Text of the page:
A Paralympic gold medal winner was recently shamed for using a handicap parking spot—and that encounter inspired her to go on TikTok and talk candidly about the struggles she experiences as a double amputee.
Jessica Long explained that a woman pulled up next to her car, gave her a look of disgust, and told her she shouldn’t be using that parking spot.
Jessica then told the woman that she does not have legs.
In the video, Jessica also said:
“I was never bullied as a kid and I didn’t know that I was going to be bullied by adults because I park in handicap. And I get it. I’m young, I’m athletic, but I’m also missing legs! And I know I make it look easy, but it’s still really hard. My legs are heavy, they hurt me. I’m in pain…”
Jessica spoke with Buzzfeed about her condition and the incident, saying that she was born with a birth defect called fibular hemimilia.
“I was missing my fibula bones and several other bones in my lower legs. I did have a little foot with three toes on each leg. My adoptive parents had those amputated when I was 18 months old so I could be fitted with prosthetic legs and learn to walk.”
But she didn’t let her disability stop her from participating in athletics.
Jessica has 13 Paralympic gold medals and has been swimming since she was ten. She is the second-most decorated U.S. Paralympian of all time.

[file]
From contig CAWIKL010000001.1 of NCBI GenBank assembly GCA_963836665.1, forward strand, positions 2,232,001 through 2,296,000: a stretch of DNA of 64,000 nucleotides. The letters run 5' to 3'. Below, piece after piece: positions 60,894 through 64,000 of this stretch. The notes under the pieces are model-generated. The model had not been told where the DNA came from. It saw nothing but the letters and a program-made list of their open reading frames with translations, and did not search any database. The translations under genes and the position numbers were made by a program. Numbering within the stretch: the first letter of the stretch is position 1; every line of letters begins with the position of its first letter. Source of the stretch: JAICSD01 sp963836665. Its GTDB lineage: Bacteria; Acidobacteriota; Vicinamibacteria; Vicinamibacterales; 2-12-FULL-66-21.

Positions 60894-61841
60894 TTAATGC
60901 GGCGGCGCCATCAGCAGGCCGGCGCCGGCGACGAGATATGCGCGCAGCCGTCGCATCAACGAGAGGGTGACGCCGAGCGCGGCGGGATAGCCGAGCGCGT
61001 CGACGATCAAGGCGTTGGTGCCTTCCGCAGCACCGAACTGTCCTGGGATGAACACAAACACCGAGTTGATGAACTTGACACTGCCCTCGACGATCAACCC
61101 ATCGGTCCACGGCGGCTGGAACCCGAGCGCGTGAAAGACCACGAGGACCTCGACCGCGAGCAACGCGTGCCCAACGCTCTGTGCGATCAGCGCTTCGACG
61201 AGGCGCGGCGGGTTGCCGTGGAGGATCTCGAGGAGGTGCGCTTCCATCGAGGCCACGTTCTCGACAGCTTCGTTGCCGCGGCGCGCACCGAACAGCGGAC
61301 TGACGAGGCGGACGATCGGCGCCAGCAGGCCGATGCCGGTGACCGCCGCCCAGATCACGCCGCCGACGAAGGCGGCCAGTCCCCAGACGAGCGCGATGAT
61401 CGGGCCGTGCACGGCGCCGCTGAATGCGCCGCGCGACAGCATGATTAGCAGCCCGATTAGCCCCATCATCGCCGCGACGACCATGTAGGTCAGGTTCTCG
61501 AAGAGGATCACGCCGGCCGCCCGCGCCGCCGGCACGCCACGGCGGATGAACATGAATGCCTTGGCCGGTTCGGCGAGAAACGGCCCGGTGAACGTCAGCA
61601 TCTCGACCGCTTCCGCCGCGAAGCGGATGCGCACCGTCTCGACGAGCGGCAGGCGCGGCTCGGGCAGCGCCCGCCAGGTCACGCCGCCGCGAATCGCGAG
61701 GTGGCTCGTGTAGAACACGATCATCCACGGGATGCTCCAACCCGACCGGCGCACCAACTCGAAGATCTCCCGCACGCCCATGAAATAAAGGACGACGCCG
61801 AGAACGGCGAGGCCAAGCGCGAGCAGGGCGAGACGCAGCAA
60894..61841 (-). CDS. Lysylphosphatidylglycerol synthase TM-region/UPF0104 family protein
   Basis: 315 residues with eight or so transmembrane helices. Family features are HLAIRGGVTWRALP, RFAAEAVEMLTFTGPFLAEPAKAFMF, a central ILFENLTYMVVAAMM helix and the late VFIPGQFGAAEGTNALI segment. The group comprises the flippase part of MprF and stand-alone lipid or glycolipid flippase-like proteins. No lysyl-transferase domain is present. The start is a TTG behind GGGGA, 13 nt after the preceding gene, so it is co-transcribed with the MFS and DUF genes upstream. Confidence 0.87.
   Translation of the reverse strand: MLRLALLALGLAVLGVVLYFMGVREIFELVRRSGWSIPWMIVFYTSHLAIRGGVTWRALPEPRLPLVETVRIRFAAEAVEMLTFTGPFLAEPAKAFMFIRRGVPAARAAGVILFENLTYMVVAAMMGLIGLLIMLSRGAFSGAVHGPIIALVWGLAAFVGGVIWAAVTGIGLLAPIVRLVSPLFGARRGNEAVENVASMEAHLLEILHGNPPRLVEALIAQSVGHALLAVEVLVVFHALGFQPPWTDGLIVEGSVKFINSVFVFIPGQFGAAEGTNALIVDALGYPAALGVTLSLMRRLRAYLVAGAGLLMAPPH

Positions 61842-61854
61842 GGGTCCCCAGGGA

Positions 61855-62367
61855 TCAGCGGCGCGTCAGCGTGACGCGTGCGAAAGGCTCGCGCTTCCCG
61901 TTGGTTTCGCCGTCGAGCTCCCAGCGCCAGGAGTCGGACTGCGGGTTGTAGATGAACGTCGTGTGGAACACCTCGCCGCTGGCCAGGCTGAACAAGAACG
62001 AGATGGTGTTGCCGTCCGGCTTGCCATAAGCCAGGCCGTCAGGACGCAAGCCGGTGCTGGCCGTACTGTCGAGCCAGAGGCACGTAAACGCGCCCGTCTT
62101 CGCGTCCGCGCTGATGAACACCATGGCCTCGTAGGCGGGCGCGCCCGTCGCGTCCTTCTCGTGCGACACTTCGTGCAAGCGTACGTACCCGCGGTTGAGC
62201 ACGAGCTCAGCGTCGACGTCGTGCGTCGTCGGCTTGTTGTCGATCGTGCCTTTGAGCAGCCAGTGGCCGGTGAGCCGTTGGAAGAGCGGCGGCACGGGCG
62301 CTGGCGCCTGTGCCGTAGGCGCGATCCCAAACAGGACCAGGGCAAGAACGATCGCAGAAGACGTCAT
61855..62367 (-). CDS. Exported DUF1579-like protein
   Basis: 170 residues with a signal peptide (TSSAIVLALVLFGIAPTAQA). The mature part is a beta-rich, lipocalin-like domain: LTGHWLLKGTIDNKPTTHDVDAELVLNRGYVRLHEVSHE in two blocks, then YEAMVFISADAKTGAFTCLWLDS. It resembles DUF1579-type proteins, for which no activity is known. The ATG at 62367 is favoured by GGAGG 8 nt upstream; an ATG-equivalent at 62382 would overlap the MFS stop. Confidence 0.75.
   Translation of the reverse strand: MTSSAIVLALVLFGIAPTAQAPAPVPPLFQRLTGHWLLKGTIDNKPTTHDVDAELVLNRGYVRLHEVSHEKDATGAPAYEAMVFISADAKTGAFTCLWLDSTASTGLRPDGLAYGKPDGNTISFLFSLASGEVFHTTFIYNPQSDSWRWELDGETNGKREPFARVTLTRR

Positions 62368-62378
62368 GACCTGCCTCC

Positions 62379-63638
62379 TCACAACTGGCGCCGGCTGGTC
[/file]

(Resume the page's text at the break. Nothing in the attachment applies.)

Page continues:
The experience Jessica had with the rude woman in the handicap spot happens more than she would care for.
“I get two to four comments per week, just going about my normal routine and parking in handicap spaces. I’ve had people yell at me, leave notes on my windshield, knock on my car window, or wait for me to get out of my car just to tell me I can’t park there,” Jessica said. “My worst experience to date was an older couple that followed me around a grocery store and kept making comments because they wanted the handicap spot I took and said that I didn’t need it. I even explained I had two prosthetic legs, and they told me I was a liar.”
“I’m open to explaining why I use my pass if someone asks, but I don’t understand blatant rudeness, especially based on assumption. I always try to be kind and give people the benefit of the doubt first, and I hope more people will choose that as their first response.”
Lead image: TikTok